Back to the Fiduciary Future?

Analysts say the Department of Labor is officially reinstating the “five-part test” for determining fiduciary status.

The U.S. Department of Labor (DOL) this week issued a new proposal aimed at streamlining investment advice protections provided to workers and retirees under the Employee Retirement Income Security Act (ERISA).

The measure includes a best interest standard intended to align with a broader investment advice regulation issued by the U.S. Securities and Exchange Commission (SEC) that takes effect June 30, as well as a complementary model regulation for annuity sales adopted earlier this year by the National Association of Insurance Commissioners (NAIC).

Jason Berkowitz, the Insured Retirement Institute (IRI)’s chief legal and regulatory affairs officer, tells PLANSPONSOR he is studying the DOL proposal, which has three primary components. First and foremost, he explains, the proposal would establish a new prohibited transaction exemption (PTE) for investment advice fiduciaries who, among other requirements, meet a best interest standard and a reasonable compensation standard. Notably, these are also components of the SEC’s Regulation Best Interest (Reg BI).

Second, the DOL is officially reinstating the “five-part test” for fiduciary status and other guidance that had been modified by the prior administration’s 2016 rule, which was vacated by the 5th U.S. Circuit Court of Appeals in 2018. Lastly, Berkowitz says, the proposal clarifies the circumstances under which fiduciary status would be triggered by advice to roll over retirement savings from a 401(k) or other employment-based plan to an individual retirement account (IRA).

“We are reviewing the Department of Labor proposal to determine its full ramifications, but some initial signs are encouraging that it will align with both the SEC’s Regulation Best Interest, which takes effect today, and the enhanced NAIC model regulation,” Berkowitz says. “Close alignment of these important standard of conduct rules for financial professionals will avoid confusion, enhance consumer protections and establish clear regulatory guidance.”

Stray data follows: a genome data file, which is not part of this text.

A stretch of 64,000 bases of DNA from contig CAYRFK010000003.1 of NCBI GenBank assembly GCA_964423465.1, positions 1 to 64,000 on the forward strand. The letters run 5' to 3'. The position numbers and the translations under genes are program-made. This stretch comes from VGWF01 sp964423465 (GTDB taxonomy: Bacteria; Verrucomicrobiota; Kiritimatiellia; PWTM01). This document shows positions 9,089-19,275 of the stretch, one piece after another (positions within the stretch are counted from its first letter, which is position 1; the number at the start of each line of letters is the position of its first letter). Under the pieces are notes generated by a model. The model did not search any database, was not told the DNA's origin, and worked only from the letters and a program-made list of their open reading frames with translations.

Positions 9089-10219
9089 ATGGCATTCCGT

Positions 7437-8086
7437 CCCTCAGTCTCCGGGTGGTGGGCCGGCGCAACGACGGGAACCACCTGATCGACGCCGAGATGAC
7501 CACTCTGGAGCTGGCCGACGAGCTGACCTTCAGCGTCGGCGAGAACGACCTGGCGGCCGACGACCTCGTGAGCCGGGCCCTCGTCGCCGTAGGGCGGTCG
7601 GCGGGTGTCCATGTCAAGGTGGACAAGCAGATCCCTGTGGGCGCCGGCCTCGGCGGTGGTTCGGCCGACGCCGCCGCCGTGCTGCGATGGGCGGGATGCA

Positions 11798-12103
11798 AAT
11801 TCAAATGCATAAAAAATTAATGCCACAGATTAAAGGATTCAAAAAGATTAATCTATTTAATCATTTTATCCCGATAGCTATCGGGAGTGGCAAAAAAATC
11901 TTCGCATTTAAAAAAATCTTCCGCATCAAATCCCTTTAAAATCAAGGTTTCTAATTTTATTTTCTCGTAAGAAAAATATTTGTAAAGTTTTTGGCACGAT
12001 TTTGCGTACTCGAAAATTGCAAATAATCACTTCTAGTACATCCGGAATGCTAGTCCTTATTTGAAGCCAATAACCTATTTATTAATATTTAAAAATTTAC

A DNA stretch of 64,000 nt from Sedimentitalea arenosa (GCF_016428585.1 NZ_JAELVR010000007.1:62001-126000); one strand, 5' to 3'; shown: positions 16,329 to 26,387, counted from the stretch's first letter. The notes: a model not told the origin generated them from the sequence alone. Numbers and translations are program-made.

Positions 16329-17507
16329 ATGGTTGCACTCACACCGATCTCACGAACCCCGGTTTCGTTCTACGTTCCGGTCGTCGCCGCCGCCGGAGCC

Berkowitz notes that industry stakeholders will have 30 days to file comments from the time the proposed rule appears in the Federal Register, which is expected shortly.

Jasmin Sethi, associate director of policy research at investment research firm Morningstar, is also studying the proposed regulation. Sethi says she believes the proposed rule “appears to be protective of investors, but it may not go far enough” to fully protect them.

“We are pleased to see that the DOL asserted that investment advice provided on rollovers from 401(k) plans to IRA accounts would be subject to Title I of ERISA,” Sethi says. “Further, in order to rely on the proposed exemption, investment advice fiduciaries would have to satisfy standards of impartial conduct, including a best interest standard, reasonable compensation and a requirement to not make materially misleading statements about investment recommendations. However, the devil is in the details.”

Sethi says the rule as proposed will not entirely clarify what constitutes fiduciary-level investment advice under ERISA, even with the emphasis being put back on the five-part test.

“We are concerned because the ‘regular basis’ requirement of this test excludes one-off transaction advice on a distribution or rollover,” she says. “For many individuals, such a transaction could be the beginning of a new investment advice relationship or may be the first time they are receiving investment advice at all.”

Sethi notes that the DOL’s proposal asserts that “advice to take a distribution from a plan and roll over the assets may be an isolated and independent transaction that would fail to meet the regular-basis prong.” Further, the DOL stipulates that “the determination of whether there is a mutual agreement, arrangement or understanding that the investment advice will serve as a primary basis for investment decisions is appropriately based on the reasonable understanding of each of the parties, if no mutual agreement or arrangement is demonstrated.”

Against this backdrop, Sethi suggests advice on the rollover transaction itself may not satisfy the five-part test, adding that firms could potentially use disclaimers to position the advice as not creating a “mutual understanding.”

“The DOL also explicitly says that no private action is created by such a disclosure,” Sethi says. “This means that enforcement will be left up to the DOL. In many ways, the DOL echoes the SEC by requiring the disclosure and mitigation of conflicts. Compensation for advice on rollovers is permitted. However, such compensation must be reasonable and the conflicts must be mitigated. The DOL is also accommodating of higher-cost products, clarifying that ‘recommendations of the lowest cost security or investment strategy, without consideration of other factors, could in fact violate the exemption.’ We are still considering the implications of the DOL’s view on costs and whether further clarity is needed.”

In Sethi’s view, like the SEC’s Reg BI, much of the future of advice under ERISA depends on how the SEC and DOL enforce their rules.

“The DOL is silent on how it plans to enforce these rules,” she says. “Crackdowns on conflicts that drive investors into higher-priced, conflict-ridden products would go a long way to give both rules teeth and protect investors.”

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